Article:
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Argentine efforts won't rain on Falklands fisheries celebration

Wednesday, February 14th 2007 - 20:00 UTC
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“We seem to have gone backwards” said John Barton “We seem to have gone backwards” said John Barton

Falkland Islands Legislative Council member Dr. Andrea Clausen does not believe that new amendments to Argentine Fisheries Legislation, which will make it illegal for vessels to be licensed in both the Argentine and Falklands/Malvinas zones should be “too detrimental to the private sector in the Islands.”

Responding to a question from Stacey Bragger of the Falkland Islands Broadcasting Service during Tuesday's News Directprogramme Dr. Clausen added that in her view the action of this legislation would result in local companies involved in joint ventures finding themselves in a stronger position to negotiate new agreements with other potential partners, in the event of their present partners "having to consider their position." Also on the same programme, Director of the Falkland Islands Government's Fisheries Department, John Barton said that while some aspects of the new Argentine legislation would have an impact, what was more regrettable was the loss of the relationship between the fishing authorities in Argentina and those in the Falklands, which had existed some years ago. Because some of the stocks are shared, he said that it was obviously of use to have joint discussions on conservation issues and acceptable catch levels. In regard to these areas, he said, "We seem to have gone backwards". Both Mrs Clausen, who is Chair of the Falkland Islands Government's Fisheries Committee and Mr.Barton were announcing events planned to celebrate the establishment of the Falkland Islands Fishery in February 1987, an event which was to transform the country's economy almost overnight. Included among these events is a planned massed gathering of Falkland Islands fishing vessels in Stanley harbour on the 24th February. John Barton, told listeners that it was hoped that eighteen or nineteen of the twenty-three vessels registered in the Falklands would participate. All being well one example of each of the three types of vessel registered would be moored in Stanley and open for public inspection on the day. The three types of fishing vessel registered in the Falkland Islands are trawlers, long liners and jiggers, the latter specialising in the capture of Illex argentinus, the larger of the two types of squid which are the industry's predominant catch in Falklands waters.John Fowler (MercoPress) Stanley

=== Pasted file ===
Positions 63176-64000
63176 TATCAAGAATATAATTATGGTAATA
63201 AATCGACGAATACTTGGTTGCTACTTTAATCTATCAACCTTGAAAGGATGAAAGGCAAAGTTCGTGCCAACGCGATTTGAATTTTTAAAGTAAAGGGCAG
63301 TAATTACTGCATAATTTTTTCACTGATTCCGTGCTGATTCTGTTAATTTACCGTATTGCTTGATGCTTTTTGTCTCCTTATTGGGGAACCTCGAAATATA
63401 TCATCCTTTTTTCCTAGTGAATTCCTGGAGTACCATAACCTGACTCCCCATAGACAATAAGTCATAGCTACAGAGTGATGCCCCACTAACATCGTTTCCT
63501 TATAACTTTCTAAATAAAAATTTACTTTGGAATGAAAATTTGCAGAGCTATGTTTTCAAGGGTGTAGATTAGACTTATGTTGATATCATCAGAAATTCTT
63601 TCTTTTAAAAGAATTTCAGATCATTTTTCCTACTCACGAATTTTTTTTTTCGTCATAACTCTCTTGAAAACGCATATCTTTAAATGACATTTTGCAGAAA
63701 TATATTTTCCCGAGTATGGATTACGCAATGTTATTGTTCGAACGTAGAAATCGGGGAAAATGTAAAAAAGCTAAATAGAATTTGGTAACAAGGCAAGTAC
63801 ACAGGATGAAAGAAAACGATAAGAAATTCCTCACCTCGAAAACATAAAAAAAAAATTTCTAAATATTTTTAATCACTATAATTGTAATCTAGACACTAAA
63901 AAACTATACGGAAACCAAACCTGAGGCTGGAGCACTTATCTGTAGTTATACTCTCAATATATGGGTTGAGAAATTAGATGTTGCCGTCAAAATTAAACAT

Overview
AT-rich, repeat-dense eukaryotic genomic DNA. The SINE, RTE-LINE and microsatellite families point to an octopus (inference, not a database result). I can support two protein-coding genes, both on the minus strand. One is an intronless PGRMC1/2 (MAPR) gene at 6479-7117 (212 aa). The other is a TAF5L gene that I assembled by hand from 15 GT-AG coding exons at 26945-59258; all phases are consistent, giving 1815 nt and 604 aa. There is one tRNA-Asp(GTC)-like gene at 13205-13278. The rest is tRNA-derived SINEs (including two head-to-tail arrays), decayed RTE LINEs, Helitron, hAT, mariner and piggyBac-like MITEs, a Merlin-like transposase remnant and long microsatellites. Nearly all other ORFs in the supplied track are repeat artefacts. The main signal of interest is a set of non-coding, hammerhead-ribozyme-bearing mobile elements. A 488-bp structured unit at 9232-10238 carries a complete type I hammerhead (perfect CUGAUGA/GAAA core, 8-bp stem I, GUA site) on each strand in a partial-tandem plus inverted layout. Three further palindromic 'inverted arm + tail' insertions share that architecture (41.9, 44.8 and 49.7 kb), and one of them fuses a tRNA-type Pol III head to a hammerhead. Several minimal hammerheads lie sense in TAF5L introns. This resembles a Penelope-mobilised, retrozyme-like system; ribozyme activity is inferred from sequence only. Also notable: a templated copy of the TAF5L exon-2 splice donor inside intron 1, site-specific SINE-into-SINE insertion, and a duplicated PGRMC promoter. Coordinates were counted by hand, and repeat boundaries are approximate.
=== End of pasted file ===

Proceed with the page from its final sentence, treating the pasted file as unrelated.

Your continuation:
Categories: Fisheries, Falkland Islands.

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